Players will have to care for their weapons as they battle through the caverns and dungeons. Taking a cue from Koudelka, weapons must be treated with an alchemistic concoction periodically or they will eventually break and be useless. As well, players must care for themselves. While the game employs a traditional Hit Points system, Toan will also require water, or risk becoming dehydrated. While water is abundant on the overhead map, players will have to search for underground springs and wells while exploring the depths of caverns.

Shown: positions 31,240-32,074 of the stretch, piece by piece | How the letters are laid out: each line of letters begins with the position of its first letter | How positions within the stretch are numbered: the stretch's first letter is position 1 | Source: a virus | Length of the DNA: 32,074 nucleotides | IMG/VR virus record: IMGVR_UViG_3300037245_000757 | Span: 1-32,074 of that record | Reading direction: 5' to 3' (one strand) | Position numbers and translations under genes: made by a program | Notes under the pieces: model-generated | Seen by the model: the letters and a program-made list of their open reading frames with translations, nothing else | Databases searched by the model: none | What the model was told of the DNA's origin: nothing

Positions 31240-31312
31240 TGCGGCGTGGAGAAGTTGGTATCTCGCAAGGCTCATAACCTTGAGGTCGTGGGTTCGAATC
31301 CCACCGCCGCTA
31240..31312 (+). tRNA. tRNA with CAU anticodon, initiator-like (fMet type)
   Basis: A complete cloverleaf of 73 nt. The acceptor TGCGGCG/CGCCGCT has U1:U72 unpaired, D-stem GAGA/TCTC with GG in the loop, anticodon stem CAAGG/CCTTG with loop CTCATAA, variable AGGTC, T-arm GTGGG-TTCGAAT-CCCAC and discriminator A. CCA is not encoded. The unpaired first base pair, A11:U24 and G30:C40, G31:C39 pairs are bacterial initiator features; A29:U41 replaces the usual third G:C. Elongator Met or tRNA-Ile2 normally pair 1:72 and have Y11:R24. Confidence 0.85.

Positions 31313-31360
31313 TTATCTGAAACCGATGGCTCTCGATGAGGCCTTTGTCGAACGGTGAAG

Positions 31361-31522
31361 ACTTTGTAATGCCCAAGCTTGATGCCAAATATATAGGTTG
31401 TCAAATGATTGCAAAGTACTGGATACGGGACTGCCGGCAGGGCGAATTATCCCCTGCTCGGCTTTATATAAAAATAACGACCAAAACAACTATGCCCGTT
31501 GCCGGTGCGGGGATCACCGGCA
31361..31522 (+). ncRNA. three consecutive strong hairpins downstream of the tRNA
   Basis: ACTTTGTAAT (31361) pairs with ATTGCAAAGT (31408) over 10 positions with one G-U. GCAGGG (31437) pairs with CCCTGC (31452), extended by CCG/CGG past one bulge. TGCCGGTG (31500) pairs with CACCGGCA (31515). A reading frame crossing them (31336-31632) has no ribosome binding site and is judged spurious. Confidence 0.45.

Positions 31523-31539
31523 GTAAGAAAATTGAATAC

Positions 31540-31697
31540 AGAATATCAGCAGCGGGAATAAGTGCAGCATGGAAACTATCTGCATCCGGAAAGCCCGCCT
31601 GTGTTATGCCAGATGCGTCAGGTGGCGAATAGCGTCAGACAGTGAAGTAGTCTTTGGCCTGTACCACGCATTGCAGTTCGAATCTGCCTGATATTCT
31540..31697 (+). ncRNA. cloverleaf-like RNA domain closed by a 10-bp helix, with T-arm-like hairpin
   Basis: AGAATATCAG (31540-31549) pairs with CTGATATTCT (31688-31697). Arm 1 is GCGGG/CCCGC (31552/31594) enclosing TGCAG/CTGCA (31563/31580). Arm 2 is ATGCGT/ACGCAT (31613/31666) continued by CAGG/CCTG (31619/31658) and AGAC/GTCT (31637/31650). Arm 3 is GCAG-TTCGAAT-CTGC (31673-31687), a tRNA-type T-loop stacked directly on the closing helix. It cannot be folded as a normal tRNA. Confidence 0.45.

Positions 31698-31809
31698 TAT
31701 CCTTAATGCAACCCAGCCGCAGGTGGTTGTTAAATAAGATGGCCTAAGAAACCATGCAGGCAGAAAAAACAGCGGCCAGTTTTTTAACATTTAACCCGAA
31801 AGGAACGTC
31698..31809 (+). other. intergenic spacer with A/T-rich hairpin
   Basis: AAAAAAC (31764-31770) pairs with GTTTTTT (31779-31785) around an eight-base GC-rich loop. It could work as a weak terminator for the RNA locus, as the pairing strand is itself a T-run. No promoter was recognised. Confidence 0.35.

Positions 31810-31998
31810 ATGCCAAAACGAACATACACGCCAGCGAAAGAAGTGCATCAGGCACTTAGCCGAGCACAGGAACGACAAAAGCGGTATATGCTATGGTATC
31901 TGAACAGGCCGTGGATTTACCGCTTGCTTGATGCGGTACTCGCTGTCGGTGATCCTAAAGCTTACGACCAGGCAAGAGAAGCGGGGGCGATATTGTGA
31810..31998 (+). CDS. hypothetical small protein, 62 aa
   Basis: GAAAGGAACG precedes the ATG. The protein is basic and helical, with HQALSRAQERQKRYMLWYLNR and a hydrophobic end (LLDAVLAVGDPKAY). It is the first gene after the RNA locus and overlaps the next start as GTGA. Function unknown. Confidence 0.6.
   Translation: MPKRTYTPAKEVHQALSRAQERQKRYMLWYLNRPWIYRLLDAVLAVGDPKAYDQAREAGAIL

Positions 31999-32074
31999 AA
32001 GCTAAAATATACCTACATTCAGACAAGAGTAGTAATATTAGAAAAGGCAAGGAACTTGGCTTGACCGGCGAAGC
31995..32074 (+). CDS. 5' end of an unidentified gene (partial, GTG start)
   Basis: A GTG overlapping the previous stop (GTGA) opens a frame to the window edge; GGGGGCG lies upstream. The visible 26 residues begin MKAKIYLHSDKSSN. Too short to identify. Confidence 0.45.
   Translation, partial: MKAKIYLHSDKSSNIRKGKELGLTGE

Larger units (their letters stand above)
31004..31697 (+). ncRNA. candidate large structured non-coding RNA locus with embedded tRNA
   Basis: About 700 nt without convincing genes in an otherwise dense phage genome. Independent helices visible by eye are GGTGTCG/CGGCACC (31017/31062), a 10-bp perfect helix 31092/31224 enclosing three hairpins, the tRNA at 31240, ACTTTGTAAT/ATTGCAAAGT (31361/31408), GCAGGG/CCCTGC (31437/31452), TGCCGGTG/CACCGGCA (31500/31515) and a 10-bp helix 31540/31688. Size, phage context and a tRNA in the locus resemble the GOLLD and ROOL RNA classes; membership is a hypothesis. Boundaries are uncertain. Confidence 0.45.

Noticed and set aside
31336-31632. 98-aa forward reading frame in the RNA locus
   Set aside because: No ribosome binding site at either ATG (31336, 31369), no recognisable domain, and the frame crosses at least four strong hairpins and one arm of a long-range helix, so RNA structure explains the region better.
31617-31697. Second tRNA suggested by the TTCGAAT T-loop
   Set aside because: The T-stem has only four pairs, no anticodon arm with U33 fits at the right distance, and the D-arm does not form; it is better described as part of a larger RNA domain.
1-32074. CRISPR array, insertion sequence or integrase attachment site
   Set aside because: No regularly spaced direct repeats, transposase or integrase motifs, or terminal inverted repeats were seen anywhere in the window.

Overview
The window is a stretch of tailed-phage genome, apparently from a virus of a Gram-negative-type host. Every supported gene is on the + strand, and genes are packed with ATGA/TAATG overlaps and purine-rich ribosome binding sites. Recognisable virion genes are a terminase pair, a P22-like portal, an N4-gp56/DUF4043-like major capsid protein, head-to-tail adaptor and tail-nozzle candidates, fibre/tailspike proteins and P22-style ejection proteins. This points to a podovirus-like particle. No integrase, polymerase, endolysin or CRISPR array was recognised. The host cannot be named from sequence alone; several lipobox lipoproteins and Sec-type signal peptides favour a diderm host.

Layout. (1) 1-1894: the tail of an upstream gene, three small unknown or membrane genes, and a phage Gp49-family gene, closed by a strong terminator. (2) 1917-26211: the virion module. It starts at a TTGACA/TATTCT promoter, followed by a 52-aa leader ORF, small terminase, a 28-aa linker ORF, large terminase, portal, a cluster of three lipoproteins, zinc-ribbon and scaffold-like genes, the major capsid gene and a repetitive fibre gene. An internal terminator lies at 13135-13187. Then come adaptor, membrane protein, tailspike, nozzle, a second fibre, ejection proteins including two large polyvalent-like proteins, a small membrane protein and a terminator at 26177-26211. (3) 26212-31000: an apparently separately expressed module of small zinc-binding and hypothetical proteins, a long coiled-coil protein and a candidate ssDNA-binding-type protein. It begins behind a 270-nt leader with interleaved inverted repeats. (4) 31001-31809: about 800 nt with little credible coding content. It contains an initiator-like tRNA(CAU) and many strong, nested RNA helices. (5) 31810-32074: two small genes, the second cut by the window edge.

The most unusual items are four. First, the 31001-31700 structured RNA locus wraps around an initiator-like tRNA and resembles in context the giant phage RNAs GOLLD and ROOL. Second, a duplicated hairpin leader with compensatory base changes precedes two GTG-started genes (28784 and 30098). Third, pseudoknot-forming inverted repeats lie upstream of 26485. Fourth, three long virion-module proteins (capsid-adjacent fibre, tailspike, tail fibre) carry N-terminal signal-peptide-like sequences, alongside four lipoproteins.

Adding to the replayability factor, and separating the game from The Legend of Zelda, Dark Cloud's dungeons are randomly generated. The locations of monsters and items, as well as the aforementioned springs, will be different every time the game is played. To aid this, the game automatically creates a map based on where the player travels, depicting more and more of the level as it is explored. There are also two key items hidden somewhere in each dungeon that will further assist players. The first is a map, which will completely fill in the automap with the entire level layout. The second is a magical stone, which will mark the locations of items and enemies on the map. Exploring these dark caverns looks to be a very large side of the game, so hopefully Sony will have found a way to balance them out with the Georama system and storyline, to avoid repetitive gameplay.